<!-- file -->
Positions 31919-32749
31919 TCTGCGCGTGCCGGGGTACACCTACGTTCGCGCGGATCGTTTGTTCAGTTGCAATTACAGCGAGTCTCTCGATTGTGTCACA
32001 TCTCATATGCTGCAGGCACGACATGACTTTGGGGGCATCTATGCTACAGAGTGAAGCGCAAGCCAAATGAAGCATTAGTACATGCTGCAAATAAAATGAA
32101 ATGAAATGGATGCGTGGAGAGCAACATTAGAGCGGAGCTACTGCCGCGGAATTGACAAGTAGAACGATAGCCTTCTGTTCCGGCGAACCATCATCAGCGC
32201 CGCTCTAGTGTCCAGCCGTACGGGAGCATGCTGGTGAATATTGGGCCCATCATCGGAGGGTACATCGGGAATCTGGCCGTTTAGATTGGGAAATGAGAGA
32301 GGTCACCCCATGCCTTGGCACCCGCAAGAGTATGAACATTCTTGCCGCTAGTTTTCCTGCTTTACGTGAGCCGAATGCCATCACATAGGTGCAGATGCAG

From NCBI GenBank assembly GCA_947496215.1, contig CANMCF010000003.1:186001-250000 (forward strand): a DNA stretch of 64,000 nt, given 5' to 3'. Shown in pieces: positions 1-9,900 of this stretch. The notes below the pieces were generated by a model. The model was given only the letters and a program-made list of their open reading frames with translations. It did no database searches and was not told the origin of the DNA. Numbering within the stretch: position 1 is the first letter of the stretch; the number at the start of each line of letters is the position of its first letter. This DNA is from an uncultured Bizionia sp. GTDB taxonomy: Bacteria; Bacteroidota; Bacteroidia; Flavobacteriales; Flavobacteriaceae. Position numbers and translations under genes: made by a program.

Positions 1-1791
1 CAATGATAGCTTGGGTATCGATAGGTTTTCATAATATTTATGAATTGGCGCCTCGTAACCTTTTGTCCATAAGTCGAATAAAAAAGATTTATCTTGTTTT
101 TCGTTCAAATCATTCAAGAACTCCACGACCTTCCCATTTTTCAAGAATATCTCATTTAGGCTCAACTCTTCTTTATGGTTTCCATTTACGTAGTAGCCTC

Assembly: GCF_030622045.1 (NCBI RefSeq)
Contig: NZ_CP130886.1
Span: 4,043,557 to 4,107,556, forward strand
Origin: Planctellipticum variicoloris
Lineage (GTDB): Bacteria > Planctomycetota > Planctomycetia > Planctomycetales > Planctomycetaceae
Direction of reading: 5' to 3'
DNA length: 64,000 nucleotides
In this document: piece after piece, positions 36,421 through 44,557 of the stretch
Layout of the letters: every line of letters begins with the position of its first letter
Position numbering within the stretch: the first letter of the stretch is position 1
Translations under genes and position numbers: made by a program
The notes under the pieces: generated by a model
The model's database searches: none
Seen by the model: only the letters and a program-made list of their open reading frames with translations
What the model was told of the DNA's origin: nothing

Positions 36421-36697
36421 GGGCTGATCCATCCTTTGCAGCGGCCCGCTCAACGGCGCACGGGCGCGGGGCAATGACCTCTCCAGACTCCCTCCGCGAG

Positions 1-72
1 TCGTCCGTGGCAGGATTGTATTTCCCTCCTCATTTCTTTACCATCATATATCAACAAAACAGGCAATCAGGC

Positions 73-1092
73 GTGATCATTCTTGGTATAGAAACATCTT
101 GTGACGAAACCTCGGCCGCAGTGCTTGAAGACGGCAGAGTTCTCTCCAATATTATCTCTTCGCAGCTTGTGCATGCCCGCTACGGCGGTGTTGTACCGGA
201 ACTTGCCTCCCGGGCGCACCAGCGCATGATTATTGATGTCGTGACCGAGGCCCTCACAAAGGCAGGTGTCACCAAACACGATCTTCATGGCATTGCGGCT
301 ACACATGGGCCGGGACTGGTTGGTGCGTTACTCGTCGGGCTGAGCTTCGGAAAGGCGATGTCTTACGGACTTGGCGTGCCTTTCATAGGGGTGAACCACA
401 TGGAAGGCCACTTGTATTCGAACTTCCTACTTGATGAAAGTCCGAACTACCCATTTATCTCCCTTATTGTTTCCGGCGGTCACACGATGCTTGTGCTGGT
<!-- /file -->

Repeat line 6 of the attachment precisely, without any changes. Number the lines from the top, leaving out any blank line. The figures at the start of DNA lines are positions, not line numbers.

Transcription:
32301 GGTCACCCCATGCCTTGGCACCCGCAAGAGTATGAACATTCTTGCCGCTAGTTTTCCTGCTTTACGTGAGCCGAATGCCATCACATAGGTGCAGATGCAG